We sometimes get the question from customers: what kind of skills should they look for in the people they want to add to their EA team?
My answer is that an EA team should consist of people of varied competencies, but at the core, you need skills along the lines of those that a journalist has.
A journalist doesn’t necessarily have to be a good writer (although it helps) – a journalist is someone who uncovers and documents the truth.
Enterprise Architect as Journalist
Here are some features of the enterprise architect as journalist:
1. It is a person with good people skills, who can pick people’s brains without causing them consternation or stress.
2. The journalist is a communicator who can express the value of EA to stakeholders -- not that it is an ivory-tower, anal-retentive exercise, and also to alleviate the fears of people in an organization who think EA or more specifically, business process analysis (BPA), is something that the company is doing to promote efficiencies and lay people off.
In the nineties an acronymn 'BPR' became dreaded in the workplace. It stood for Business Process Reorganization. Just that word ‘reorganization’ was one that struck fear into most of the workplace. I worked in a large systems organization at the time, and we all hated those ‘BPR’ people. They were going to come talk to us, without knowing or caring about how we built great systems that we sold to our customers, and change things. They were bean counters who were going to nit pick and find ways to figure out who they could lay off. The acronym was doomed from the start.
What needed to be communicated was that making the organization more efficient shouldn’t mean layoffs – it should mean making the organization stronger, having everyone more knowledgeable of how to get things done, building better products faster, etc.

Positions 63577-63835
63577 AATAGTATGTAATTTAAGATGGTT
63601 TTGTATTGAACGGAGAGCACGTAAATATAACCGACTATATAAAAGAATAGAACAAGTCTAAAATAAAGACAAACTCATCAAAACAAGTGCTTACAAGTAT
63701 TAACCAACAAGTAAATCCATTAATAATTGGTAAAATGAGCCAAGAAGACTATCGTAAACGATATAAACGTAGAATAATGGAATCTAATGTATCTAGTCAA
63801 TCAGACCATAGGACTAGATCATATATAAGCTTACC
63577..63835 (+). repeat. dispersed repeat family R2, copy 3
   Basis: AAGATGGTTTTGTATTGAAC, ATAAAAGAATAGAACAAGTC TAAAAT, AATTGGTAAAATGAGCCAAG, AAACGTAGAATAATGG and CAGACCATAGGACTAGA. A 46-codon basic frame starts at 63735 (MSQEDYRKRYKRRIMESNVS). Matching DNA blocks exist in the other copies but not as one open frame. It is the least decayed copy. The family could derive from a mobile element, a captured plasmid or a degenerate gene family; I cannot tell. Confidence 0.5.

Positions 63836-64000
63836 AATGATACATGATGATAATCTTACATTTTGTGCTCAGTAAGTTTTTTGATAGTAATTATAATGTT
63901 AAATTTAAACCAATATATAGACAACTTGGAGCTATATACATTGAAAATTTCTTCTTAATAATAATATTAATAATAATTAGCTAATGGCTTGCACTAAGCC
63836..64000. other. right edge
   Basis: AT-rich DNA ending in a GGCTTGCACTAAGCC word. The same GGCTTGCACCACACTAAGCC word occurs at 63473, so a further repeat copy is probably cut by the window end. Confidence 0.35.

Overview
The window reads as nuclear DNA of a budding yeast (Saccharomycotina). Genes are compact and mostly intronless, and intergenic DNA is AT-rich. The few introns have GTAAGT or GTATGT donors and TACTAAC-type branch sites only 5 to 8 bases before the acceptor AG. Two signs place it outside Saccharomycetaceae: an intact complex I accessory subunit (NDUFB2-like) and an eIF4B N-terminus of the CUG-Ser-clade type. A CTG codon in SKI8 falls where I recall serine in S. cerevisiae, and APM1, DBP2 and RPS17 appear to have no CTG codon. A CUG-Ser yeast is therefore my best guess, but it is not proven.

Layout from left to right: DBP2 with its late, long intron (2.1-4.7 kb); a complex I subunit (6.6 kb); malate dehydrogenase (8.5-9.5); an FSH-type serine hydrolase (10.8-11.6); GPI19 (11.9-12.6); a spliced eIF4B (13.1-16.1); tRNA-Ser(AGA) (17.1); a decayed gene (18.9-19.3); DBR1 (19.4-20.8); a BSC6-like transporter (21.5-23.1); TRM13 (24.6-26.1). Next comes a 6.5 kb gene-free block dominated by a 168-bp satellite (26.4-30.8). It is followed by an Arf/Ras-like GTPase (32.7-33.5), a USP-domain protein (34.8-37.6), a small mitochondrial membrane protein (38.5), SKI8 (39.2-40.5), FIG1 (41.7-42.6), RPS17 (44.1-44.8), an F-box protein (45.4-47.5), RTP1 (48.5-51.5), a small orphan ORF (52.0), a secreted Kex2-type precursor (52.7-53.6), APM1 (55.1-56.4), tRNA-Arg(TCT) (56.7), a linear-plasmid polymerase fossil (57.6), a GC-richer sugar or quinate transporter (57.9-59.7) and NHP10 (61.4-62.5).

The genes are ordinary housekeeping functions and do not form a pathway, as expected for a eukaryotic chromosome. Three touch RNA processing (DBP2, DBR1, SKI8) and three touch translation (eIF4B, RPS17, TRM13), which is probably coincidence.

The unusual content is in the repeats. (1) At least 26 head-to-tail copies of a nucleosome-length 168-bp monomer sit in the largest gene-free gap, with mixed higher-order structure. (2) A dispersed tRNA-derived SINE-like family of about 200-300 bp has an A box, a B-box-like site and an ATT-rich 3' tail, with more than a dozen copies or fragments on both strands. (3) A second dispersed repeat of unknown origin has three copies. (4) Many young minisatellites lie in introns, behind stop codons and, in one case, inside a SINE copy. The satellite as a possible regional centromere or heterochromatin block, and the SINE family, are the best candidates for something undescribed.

As Scott Ambler said in an original comment to this blog post when it was on EABlue.com -- "Good EA's have great “soft” skills. They work closely with the stakeholders of their work, communicating their vision, listening to their stakeholders, and evolving their vision over time."
3. It is someone who can get answers to the questions who, what, where, when, how, and why. The answers can come from picking people’s brains, and using state-of-the-art tools to interrogate existing systems and sources of record– something we at IBM have termed ‘harvesting’ the enterprise architecture. To harvest information, some technical skills may come to the fore, but that’s not necessarily the journalist’s job – thus the reason why you need people of some diverse skills on your EA team.
4. It is a person who will not accept one answer as the answer. Often times it means talking to people in several departments, with several views of what’s going on, to uncover the real truth. This is also where tool automation comes in -- the EA tool, harvesting from several sources of record -- enables the Enterprise Architect to run reports to find redundancies, discrepancies, and gaps.
There are probably more skills of the journalist as enterprise architect – you can feed back more qualities if you think of some. You might also suggest who, in the back of your mind, you fancy yourself as, as you go about your daily job – Bob Woodward or Carl Bernstein, Lou Grant, Clark Kent, Lois Lane, Jimmy Olsen – it may depend on what organization you’re working in and how many hurdles you have to leap.